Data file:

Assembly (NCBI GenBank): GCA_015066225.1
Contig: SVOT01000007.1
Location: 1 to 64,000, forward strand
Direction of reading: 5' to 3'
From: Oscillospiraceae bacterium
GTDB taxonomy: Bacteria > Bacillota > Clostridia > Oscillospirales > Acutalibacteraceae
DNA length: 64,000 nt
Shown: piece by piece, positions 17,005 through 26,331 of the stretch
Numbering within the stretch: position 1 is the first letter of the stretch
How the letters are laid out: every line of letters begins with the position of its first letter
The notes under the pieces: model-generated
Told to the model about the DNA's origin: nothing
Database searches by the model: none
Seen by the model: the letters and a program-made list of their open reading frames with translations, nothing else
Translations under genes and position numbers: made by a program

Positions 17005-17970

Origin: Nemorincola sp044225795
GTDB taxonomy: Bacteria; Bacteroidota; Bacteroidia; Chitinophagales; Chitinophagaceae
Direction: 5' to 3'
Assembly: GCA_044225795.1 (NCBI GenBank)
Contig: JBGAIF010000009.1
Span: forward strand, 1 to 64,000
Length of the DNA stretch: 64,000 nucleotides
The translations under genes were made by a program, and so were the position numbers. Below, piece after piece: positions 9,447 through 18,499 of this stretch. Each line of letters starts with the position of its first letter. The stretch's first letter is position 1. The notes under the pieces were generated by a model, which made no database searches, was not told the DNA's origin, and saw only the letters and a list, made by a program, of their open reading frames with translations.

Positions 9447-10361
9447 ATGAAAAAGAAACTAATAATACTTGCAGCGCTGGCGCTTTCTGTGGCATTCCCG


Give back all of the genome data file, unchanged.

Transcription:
Assembly (NCBI GenBank): GCA_015066225.1
Contig: SVOT01000007.1
Location: 1 to 64,000, forward strand
Direction of reading: 5' to 3'
From: Oscillospiraceae bacterium
GTDB taxonomy: Bacteria > Bacillota > Clostridia > Oscillospirales > Acutalibacteraceae
DNA length: 64,000 nt
Shown: piece by piece, positions 17,005 through 26,331 of the stretch
Numbering within the stretch: position 1 is the first letter of the stretch
How the letters are laid out: every line of letters begins with the position of its first letter
The notes under the pieces: model-generated
Told to the model about the DNA's origin: nothing
Database searches by the model: none
Seen by the model: the letters and a program-made list of their open reading frames with translations, nothing else
Translations under genes and position numbers: made by a program

Positions 17005-17970

Origin: Nemorincola sp044225795
GTDB taxonomy: Bacteria; Bacteroidota; Bacteroidia; Chitinophagales; Chitinophagaceae
Direction: 5' to 3'
Assembly: GCA_044225795.1 (NCBI GenBank)
Contig: JBGAIF010000009.1
Span: forward strand, 1 to 64,000
Length of the DNA stretch: 64,000 nucleotides
The translations under genes were made by a program, and so were the position numbers. Below, piece after piece: positions 9,447 through 18,499 of this stretch. Each line of letters starts with the position of its first letter. The stretch's first letter is position 1. The notes under the pieces were generated by a model, which made no database searches, was not told the DNA's origin, and saw only the letters and a list, made by a program, of their open reading frames with translations.

Positions 9447-10361
9447 ATGAAAAAGAAACTAATAATACTTGCAGCGCTGGCGCTTTCTGTGGCATTCCCG